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Abalone's luster grows

US - Shortly before it ends in the ocean, Municipal Wharf No. 2 in Monterey Bay runs through a seafood warehouse that looks like a garage. A man paces by the front door, waiting. Sure enough, in 10 minutes, a trap door in the middle of the floor swings open and a tall, lanky fellow wearing rubber boots springs up the ladder.

It's Art Seavey, 49, co-owner of Monterey Abalone Co. At first glance, it looks like he is holding a handful of gray rocks, but they're live abalone. He gently lays them on a sheet of foam inside heavy plastic, clamps the bag, pumps in oxygen and seals it. He hands the package to the customer, takes cash, thanks him and waves him goodbye. Then it's back down the trapdoor to the ocean below where Seavey has a system of cages and pulleys to harvest the abalone.

Although they work mostly in isolation and obscurity, 10 years after the ban on commercially harvesting wild abalone went into effect, local growers are successfully producing the unique seafood delicacy.

California now has 15 abalone farms, constituting a business that, over the last seven or eight years, "has flourished and become more of a standard farming procedure," says Roy Gordon of FishTech, a worldwide abalone-farming consulting firm based in San Rafael.

Farmed abalone is the only type available for retail sale, although private divers may still hunt for abalone according to a strictly enforced quota.

Four-star restaurants such as the French Laundry in Yountville and Manresa in Los Gatos are putting farmed abalone on their menus, and Bay Area Cantonese- and Hong Kong-style restaurants -- where fresh means live -- display the shellfish in tanks.

Thomas Keller of the French Laundry uses them occasionally, and most often in a scallopine (a gently pounded steak) preparation.

David Kinch of Manresa uses abalone regularly on his fixed-price menu. He says they are more tender than wild abalone.

Still, abalone farmers struggle in obscurity, and do battle on many fronts.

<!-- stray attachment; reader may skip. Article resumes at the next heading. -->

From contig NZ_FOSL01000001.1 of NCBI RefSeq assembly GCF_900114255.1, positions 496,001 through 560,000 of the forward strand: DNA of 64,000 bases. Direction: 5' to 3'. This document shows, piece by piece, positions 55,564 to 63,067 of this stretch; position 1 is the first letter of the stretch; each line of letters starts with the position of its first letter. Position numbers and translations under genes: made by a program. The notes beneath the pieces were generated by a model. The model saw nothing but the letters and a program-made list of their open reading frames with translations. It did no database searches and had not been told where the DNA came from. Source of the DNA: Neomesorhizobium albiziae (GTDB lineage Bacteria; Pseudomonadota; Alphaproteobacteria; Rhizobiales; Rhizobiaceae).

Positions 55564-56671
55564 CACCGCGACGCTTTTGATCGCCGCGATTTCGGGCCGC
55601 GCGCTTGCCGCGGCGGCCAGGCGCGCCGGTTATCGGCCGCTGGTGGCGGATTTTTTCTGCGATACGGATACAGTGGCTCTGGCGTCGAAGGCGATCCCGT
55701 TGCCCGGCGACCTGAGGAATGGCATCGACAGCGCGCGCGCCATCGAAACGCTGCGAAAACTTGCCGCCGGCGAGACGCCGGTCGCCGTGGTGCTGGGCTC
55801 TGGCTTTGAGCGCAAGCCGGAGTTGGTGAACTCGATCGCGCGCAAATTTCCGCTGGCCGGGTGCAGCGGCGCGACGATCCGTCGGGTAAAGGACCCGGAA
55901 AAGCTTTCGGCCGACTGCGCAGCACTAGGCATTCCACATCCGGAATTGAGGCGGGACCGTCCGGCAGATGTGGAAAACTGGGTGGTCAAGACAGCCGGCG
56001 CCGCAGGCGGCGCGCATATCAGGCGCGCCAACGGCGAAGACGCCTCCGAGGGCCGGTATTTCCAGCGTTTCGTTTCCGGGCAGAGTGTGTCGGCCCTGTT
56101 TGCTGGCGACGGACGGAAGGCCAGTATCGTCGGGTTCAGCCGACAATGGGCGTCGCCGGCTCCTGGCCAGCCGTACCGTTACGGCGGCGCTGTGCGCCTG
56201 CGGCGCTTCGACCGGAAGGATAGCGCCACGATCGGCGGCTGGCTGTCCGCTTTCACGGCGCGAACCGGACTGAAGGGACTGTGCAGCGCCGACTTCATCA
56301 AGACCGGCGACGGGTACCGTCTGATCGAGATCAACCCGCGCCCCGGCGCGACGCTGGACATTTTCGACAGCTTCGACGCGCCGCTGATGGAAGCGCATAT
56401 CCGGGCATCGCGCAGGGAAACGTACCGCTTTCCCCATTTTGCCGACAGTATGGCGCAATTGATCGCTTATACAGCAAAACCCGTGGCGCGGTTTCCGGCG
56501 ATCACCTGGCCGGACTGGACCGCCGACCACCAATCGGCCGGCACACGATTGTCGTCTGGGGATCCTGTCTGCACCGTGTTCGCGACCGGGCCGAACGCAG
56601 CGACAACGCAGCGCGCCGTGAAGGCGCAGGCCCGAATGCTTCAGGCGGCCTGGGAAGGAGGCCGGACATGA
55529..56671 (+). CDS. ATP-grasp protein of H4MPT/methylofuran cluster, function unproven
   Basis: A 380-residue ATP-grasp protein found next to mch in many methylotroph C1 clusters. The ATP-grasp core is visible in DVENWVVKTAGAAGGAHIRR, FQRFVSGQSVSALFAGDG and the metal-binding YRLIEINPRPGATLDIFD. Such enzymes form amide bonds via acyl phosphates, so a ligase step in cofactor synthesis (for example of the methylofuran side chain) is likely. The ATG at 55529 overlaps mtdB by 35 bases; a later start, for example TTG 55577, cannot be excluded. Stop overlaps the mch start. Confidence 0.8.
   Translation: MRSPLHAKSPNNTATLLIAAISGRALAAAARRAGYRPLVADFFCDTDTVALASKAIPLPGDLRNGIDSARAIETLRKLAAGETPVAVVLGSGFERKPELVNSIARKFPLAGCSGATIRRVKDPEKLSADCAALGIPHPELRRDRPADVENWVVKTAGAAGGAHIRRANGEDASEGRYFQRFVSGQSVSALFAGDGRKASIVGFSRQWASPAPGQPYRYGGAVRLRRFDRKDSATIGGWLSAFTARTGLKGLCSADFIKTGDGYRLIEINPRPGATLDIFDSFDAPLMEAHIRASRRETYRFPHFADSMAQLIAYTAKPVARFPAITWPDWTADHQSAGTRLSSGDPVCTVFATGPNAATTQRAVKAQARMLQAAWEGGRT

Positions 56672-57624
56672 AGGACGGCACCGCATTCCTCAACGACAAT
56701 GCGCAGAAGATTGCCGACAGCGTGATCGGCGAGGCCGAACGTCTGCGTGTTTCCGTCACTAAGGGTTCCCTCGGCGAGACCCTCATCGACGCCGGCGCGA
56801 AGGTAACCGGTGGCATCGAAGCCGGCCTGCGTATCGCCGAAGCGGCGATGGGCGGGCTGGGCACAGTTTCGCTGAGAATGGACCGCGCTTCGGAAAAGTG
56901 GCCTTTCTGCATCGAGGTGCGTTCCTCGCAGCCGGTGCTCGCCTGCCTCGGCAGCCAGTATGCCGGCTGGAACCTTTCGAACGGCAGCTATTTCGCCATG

The farms, such as Monterey Abalone Co., are often invisible, with "livestock" hidden under water. Customers come from a small and dedicated base -- predominantly private Asian buyers or fine-dining restaurants. The farmers are lone figures cleaning and hauling cages out of water to cull and feed their critters; by dawn, they harvest tons of wild kelp from the ocean as feed for their farms. Seavey spends his days in the underworld of the city's pier, walking on planks between the pilings.

He's buffeted by the elements as well as strict regulations from state agencies. Yet the Monterey Bay Aquarium's Seafood Watch list awards farmed abalone a green light for good use of environmental resources; low risk for disease and escape, impact on habitat and pollution; and management practices.

"Aquaculture has been painted with a very negative brush because of the negative effects of salmon farming,'' says Corey Peet, aquaculture analyst with the aquarium, but "all aquaculture is not created equal. Abalone is at the upper end of the good scale."

Californians are wary of fish farms. On top of that, there is the not-in-my-backyard attitude, says Peet.

Coastal property in California is some of the most expensive in the world, and owners protect their views. Seavey and other farmers, such as the soon-to-open Doug Hayes' California Abalone Co. in Half Moon Bay, have permits to harvest seaweed but say that they are dogged by residents who see them gathering kelp and report them to law enforcement. Kelp, which grows in forests in Monterey Bay, is the conventional feed for abalone.

Source: San Francisco Chronicle

the Fish Site Editor

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